Tedious business of naming dummy teams causes more problems than it solves
Even if the secret is kept, you run the risk of messing too much with your players’ heads
It was no surprise when old rivals Noel O’Leary from Cork and Kerry’s Paul Galvin renewed acquaintances in the Munster final at Killarney. Photo: James Crombie/Inpho
Everything at inter-county level is about getting an edge. It’s well known now that Dublin regularly send someone out to film the challenge matches of the other big counties when they get wind of them. That might sound a bit excessive but when I heard about it, I said fair play to the Dubs. It tells you a lot about the level of planning they think you have to be doing, constantly pushing on and seeing if there is something you can do that others haven’t thought of yet.
But you can get too clever. The carry-on with the dummy teams seems to me to be a classic example of managers complicating matters more than they need to. I’ve been thinking about it for a while and trying to work out what the benefit of it might be. And I can’t work it out. To me, it looks like it causes more problems than it solves.
I’m not talking here about the like of Eoghan O’Gara coming in for Paddy Andrews the other day. Sometimes a fella will be carrying a knock and you want to give him every chance to make it. That’s fine, no problem. Or if you have some young lad that you want to keep back until the day of a game so that he doesn’t lose a week’s sleep over starting his first game, that’s fair enough. Managers have been doing that for donkey’s years.
No, what baffles me is the kind of thing Cork did ahead of their Munster final against Kerry a couple of weeks ago. I was in Killarney around 11am that morning, meeting a few fellas, sorting out a few tickets, shooting the breeze. And within the first three sentences of every conversation I had, the changes in the Cork team were all known.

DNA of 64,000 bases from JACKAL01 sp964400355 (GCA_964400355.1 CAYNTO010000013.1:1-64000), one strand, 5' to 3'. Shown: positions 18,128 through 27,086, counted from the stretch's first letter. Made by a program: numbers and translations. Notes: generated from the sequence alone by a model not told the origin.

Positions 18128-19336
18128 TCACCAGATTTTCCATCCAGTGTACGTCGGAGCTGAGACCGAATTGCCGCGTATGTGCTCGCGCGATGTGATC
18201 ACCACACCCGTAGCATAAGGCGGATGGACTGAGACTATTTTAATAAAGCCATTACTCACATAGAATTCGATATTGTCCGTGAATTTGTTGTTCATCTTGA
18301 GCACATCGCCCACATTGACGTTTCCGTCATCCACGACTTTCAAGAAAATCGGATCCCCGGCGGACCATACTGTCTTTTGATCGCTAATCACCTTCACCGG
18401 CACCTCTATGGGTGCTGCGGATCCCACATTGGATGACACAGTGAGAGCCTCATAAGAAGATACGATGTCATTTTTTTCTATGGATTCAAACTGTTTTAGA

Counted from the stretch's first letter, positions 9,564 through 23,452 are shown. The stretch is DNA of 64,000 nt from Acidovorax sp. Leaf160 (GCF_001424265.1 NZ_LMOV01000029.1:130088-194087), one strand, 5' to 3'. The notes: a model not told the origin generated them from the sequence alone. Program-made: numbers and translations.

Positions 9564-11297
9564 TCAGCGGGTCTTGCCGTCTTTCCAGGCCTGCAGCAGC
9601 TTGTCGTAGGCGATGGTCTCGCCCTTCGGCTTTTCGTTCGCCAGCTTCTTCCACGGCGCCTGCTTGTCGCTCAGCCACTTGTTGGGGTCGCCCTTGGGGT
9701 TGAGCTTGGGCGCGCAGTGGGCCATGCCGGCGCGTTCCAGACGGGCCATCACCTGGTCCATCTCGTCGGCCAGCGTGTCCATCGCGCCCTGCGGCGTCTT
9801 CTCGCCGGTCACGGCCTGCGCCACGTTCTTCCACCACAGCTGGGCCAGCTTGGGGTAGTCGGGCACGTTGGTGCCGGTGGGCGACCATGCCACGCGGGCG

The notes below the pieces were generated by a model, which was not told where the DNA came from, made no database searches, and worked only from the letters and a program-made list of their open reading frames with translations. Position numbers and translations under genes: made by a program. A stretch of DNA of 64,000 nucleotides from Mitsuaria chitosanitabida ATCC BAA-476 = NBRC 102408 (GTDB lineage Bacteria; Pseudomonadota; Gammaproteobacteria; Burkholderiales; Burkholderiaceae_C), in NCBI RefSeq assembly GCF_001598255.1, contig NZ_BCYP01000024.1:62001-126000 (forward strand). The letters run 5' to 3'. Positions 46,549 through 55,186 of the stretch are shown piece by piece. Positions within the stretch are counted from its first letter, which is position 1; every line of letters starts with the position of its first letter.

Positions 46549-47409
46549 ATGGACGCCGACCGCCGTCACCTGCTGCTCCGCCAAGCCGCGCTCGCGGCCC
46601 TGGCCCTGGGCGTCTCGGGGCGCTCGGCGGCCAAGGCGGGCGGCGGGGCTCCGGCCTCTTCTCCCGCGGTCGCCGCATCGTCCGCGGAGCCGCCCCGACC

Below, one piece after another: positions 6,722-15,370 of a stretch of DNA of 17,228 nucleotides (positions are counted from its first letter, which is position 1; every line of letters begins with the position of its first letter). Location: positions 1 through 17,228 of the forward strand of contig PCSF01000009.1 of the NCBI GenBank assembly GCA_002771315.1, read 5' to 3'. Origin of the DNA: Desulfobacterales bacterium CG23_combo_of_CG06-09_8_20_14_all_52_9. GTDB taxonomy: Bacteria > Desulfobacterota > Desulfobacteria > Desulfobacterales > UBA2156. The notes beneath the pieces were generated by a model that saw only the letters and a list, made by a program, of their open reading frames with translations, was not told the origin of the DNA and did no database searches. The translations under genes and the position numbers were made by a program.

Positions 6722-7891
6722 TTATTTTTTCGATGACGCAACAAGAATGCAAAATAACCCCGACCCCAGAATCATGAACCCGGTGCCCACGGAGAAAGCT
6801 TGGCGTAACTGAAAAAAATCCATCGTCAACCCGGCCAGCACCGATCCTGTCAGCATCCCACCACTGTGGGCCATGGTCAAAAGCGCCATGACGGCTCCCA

Everybody knew Aidan Walsh was going to start at midfield, that Noel O’Leary was coming in at wing-back and that Donncha O’Connor would start at corner-forward. And the big topic of discussion was that Ciarán Sheehan wasn’t going to be coming in, that it was going to be a dummy change not made by Conor Counihan. This was three hours before the game and everybody knew the changes that were going to be made and the ones that weren’t.
So you have to ask yourself, what is the benefit of it all? What do you gain? If the idea is to make Kerry take their eye off the ball, then it failed badly when every man in the street knows the score three hours before throw-in.
I think what you potentially lose is far more serious than whatever little edge you might gain. You have to be careful with the mental side of things. Everybody wants to start every game. It’s a dent in your personal pride when you’re not starting.
Roar and Shout
I don’t care how together a team is or how good the team spirit might be, players live inside their own heads and they think first and foremost about their own game. We all roar and shout about how this is a 30-man squad and all the rest. But once the game starts, you have to look after your own patch and your own performance.
The 30-man squad stuff is hugely important but its real worth is in preparation for the big games rather than in the games themselves. There’s no way I would have been conditioned properly for playing intercounty football without training against the likes of Donal Daly, Séamus Scanlon, Kieran Donaghy and Mike Quirke. Unless you have big, strong, athletics guys beating the hell out of you all the way through the year, it’s impossible to be ready when the biggest games come around.